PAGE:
Please Kill Me,
I think that I may be in some pretty steep denial. For any of you creatives out there, fortunate enough to support yourself with your craft, you may share the same feeling.
There’s no doubt that something about working from home (initially) presents itself with a certain allure.
We think: “Holy SH!T!!! No more clock to punch!”
…followed by a small parade (naked?) up and down whatever street our former place of employ occupies (#Words). Me? I flew my parade across the country and set-up shop–mostly funded by my imagination (and some well-timed luck).
The excitement, though palpable, leaves us shortly afterward. With no clock to punch or semi-authority to hover over our every (bowel) movement, we are essentially freed from the silent struggle of the socio-economically compliant.
We become something different.
We become (Batman?) the purest versions of ourselves–informed only by the past that we’ve experienced–with that, we’re asked to create (and/or fail miserably… #Don’tLookAtMeLikeThat #YouWereThinkingItToo).
Now, don’t get me wrong, I’m still very much on the fence about which life is better (i.e. easier) but, I think, that the question of which avenue is more fulfilling is a moot one–little case can be made for it.
At the end of the day, you’ll find infinitely more satisfaction in the exploration of your mind/world/universe/(private parts?) than you will behind a register… Unless, of course, you’re into that kind of thing. If that’s the case, then have at it (though, I wonder what brings you here).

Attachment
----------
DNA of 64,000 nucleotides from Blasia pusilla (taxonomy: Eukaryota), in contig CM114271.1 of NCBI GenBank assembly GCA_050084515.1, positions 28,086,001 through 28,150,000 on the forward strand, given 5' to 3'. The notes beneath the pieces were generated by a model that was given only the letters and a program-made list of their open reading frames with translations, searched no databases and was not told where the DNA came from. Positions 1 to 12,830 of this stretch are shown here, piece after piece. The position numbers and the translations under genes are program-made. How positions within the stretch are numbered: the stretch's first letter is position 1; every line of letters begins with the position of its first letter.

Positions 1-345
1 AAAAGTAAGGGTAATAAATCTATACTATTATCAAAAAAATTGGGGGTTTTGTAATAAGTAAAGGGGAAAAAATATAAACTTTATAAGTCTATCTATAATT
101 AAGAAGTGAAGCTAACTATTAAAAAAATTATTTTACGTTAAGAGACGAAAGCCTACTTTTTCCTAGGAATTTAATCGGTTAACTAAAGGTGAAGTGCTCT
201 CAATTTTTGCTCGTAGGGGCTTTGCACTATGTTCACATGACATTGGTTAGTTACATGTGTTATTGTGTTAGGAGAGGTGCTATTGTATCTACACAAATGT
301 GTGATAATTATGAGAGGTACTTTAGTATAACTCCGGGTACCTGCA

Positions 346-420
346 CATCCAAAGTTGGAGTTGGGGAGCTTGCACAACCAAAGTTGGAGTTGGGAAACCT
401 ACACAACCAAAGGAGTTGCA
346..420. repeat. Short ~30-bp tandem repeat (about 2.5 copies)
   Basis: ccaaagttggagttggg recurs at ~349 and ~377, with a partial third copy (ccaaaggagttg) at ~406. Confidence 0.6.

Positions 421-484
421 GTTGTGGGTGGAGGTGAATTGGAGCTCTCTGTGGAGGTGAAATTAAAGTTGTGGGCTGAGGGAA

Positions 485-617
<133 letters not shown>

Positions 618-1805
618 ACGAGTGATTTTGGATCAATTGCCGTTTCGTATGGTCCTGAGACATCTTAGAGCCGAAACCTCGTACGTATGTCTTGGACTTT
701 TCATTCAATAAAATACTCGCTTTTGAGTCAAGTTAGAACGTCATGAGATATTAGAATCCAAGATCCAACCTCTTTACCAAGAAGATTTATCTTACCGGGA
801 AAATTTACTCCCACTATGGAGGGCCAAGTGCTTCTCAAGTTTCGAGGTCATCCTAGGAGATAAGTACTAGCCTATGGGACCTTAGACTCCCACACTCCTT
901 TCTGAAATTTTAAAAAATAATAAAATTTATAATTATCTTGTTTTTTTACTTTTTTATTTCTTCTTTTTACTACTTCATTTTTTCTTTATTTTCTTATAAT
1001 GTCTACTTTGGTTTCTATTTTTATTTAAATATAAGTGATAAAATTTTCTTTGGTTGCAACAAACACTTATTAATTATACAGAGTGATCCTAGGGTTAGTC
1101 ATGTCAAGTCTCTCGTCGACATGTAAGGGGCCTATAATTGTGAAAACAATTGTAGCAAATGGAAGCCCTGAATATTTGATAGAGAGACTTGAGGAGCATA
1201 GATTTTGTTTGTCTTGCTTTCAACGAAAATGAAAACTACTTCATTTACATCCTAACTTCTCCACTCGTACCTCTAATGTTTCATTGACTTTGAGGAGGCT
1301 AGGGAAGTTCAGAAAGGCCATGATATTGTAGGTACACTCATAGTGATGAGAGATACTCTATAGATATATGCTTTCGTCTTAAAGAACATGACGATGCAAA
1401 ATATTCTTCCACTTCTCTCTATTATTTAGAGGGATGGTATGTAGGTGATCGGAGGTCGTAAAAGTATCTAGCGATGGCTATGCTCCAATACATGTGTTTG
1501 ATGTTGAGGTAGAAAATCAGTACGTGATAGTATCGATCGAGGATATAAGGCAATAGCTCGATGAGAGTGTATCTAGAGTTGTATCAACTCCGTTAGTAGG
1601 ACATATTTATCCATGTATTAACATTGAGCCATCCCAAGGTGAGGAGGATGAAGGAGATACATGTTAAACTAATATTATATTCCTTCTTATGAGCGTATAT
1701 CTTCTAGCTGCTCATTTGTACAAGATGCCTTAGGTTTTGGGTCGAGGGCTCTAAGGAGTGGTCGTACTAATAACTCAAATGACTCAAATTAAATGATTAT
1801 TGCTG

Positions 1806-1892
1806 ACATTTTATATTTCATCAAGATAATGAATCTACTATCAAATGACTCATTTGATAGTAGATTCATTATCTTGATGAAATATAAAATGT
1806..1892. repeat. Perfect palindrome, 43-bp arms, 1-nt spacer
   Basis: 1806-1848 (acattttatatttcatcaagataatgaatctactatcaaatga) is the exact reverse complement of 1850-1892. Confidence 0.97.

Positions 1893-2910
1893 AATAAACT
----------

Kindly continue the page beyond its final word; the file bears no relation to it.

The problem comes, however, when the natural excitement of navigating your way off the grid dies down and you’re left with exactly what you’ve started with–yourself.
This is where things get sticky.
If you’re a newly freed creative you’ll find that much of your time (in the beginning) will be dedicated to setting a schedule, creating rituals, crafting methods, searching the internet, doing naughty things (on the aformentioned internet), watching television, returning to the naughty things on the internet…
Eventually, you’ll round out a schedule that will both enable you to get your work done, as well as (generally) allow your perpetual freedom.
Once you get going, (and, if everything goes well) you’ll find yourself coasting for a fair amount of time–likely drawing from your past experiences, emotions, thoughts, (sleepless nights wondering what the president will do next), etc.
*Fast Foward A Few Years*
The well runs dry. You’ve exhausted everything that you know, feel, think, and are left with the chore of creating, yet another, concentrated dose of yourself (in your medium of choice).
If you’re like me, you’ll likely muscle through all that you can (whether by choice or obligation…#DebtIsReal) until your brain short-circuits.
This short-circuit is where the denial comes in.
I may be reaching, but hear me out.
How I define “short-circuit” is based on the minds’ inability to create. Sure, you can hack your way through a few projects, you may even find that you’ve (accidentally?) plagiarized yourself. When it’s all said and done, one truth remains…